Head and Neck Cancer
The South Eastern Health and Social Care Trust provide a Specialist Head and Neck Cancer Service for patients diagnosed with oral (mouth) and oropharyngeal (part of the throat just behind the mouth) cancer.
Head and Neck cancers are treated by a large and experienced multidisciplinary team including:
- Plastic Surgeons
- Maxillofacial Surgeons
- Specialist Nurses
- Specialist Radiographers
- Speech and Language Therapist
- Restorative Dentist
- Psychology and Counselling Service
Types of Cancer
About 90% of head and neck cancers are of a type called squamous cell carcinoma. Squamous cells line the mouth, nose and throat.
There are many different areas that cancer can occur in the mouth (oral cavity) and the area just behind the mouth (oropharynx).
Mouth cancer can develop on the:
- Roof of the mouth (hard palate)
- Floor of the mouth
- Inside the cheek (buccal mucosa)
- Areas behind the wisdom teeth (retromolar)
Oropharynx is the area behind the mouth and cancers can develop on the soft part of the roof of the mouth (soft palate), base or back of the tongue and the tonsils.
Head and Neck cancers can also develop from other types of cells:
- Lymphomas develop from the cells of the lymphatic system
- Adenocarcinomas develop from cells that form the lining of glands in the body
- Sarcomas develop from the cells which make up muscles, cartilage or blood vessels
The head and neck multidisciplinary team have agreed clinical guidelines which indicate referral of suspect head and neck cancer symptoms.
Symptoms for referral usually include:
- An ulcer which does not heal in two weeks
- A red patch in your mouth
- A white patch in your mouth
- An unexplained loose tooth
- Any unexplained lumps or swelling in your mouth that persists for more than two –three weeks
- Pain when eating, talking, swallowing or chewing
- Any lump in your neck
- Hoarseness persisting for more than six weeks
Signs and symptoms differ with every patient and some people may have these symptoms but not have cancer.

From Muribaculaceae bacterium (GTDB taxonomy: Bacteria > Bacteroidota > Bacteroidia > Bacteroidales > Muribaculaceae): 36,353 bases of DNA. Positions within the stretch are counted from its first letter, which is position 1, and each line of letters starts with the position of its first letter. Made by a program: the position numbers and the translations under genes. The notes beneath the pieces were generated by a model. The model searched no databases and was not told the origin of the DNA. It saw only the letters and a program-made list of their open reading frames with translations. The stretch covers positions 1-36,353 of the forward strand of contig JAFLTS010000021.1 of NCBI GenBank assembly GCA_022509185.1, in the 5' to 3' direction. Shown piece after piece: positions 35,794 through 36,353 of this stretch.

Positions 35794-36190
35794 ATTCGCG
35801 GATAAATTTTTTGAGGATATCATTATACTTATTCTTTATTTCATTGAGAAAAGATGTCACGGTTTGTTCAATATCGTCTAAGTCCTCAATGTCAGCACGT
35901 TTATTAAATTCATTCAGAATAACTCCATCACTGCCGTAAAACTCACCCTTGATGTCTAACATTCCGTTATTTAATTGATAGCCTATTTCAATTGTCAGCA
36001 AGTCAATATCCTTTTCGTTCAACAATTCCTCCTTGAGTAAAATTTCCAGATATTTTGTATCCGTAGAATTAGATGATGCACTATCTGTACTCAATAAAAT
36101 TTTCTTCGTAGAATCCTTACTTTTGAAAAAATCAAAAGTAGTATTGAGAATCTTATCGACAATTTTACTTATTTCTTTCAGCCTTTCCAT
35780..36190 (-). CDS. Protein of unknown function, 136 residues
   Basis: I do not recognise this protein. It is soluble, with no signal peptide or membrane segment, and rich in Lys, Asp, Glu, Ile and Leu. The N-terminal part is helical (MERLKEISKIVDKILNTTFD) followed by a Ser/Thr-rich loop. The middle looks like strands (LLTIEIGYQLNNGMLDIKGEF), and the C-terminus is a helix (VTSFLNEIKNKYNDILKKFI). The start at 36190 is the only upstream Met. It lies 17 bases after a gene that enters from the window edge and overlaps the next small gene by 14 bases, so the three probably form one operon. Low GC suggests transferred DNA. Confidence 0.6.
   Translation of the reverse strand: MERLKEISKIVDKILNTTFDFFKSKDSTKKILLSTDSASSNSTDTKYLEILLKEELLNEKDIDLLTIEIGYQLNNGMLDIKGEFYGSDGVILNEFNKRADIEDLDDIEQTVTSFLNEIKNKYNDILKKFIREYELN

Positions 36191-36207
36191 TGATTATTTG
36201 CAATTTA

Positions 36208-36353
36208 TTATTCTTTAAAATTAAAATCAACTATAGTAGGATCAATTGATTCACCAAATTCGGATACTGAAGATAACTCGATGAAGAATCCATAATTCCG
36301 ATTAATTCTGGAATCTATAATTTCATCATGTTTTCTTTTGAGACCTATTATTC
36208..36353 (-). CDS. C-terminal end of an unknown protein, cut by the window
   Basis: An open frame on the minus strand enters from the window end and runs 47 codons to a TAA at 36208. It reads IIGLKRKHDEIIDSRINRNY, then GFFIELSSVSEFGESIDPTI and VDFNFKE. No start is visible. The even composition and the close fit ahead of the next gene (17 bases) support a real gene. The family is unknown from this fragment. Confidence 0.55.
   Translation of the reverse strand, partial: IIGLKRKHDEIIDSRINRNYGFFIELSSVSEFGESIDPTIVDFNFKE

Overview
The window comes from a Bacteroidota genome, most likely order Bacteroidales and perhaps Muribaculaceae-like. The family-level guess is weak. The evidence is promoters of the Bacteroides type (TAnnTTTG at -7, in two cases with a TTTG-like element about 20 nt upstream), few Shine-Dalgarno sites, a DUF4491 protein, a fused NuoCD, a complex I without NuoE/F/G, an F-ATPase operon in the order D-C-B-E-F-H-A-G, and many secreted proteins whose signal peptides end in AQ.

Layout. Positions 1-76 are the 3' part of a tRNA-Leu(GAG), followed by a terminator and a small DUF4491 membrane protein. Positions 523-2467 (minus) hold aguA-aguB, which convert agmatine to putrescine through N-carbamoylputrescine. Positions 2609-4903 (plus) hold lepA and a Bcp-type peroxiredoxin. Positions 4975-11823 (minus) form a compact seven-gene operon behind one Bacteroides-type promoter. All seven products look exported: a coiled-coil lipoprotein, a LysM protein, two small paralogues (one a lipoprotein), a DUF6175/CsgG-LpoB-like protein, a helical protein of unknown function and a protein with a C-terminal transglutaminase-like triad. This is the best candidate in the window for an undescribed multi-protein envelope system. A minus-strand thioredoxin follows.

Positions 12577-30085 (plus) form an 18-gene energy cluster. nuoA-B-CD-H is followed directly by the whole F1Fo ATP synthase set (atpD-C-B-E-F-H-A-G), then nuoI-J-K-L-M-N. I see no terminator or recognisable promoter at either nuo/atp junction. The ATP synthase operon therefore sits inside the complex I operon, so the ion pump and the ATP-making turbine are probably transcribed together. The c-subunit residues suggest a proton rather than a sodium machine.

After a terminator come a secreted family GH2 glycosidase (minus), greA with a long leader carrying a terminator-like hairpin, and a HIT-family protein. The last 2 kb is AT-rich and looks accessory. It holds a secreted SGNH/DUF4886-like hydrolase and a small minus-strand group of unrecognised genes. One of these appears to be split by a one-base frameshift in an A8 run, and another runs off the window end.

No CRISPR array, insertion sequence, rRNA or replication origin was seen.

Patients with a biopsy proven cancer will be given a date and time to attend one of our Head and Neck Outpatient Clinics, which are held in both the Ulster Hospital and the Royal Victoria Hospital.
If a patient is referred as urgent, they should receive an appointment quickly to see a Consultant who specialises in managing head and neck cancer.
To effectively treat cancer, a number of specialists need to work together in order to gain an accurate diagnosis and to decide the best treatment plan for patients. These specialists work together in what is known as a multidisciplinary team.
The Head and Neck Multidisciplinary Team (MDT) meet weekly in the Royal Victoria Hospital to discuss patients who have a confirmed head and neck cancer. The purpose of the MDT is to ensure that patients are offered the most appropriate treatment.
The decision of the team will be discussed at the patient’s next clinic appointment. Patients’ will be involved in the final decision regarding their treatment. The patient’s GP will also be informed of the treatment plan.
Treatments offered to patients with head and neck cancer depends on:
- Where the cancer is in the head and neck area
- The stage of the cancer
- Type of cancer
- Size of the cancer
- Individual’s general health
This will be discussed in detail with every patient by one of our medical team, once a diagnosis has been made and results of appropriate investigations available. Your Head and Neck Clinical Nurse Specialist can provide you with information, support and advice about your treatment options.
The main treatments for head and neck cancer are:
- Specialist Palliative Care or a combination of the above
Before patients undergo any treatment, they must give consent for the treatment to proceed. This is an important process to ensure that patients understand the nature of their treatment and the risks involved.
If you are a smoker, it is important to try to give up. Smoking is the main cause of head and neck cancers.
Stopping smoking may lower the risk of your cancer coming back after treatment. It will reduce your risk of developing a second cancer in the head and neck area.
Continuing to smoke can reduce the effectiveness of your current treatment and worsen the side effects.
Giving up smoking can be very difficult, but there is lots of support available to help.
Alcohol taken regularly or excessively is another main risk factor for head and neck cancer. Continuing to drink alcohol puts you at risk of developing another cancer. It also makes treatment and recovery more difficult.
It can be difficult to stop smoking and taking alcohol and you may need help. Patients can discuss this with the doctors, nurses or GP.
Follow up after treatment
After treatment has finished, patients will be asked to come to the hospital for check-ups. Check-ups are a good opportunity for patients to discuss any worries or problems they may have. Patients should go to their GP or Specialist Doctor or contact their Clinical Nurse Specialist for advice if they have a symptom.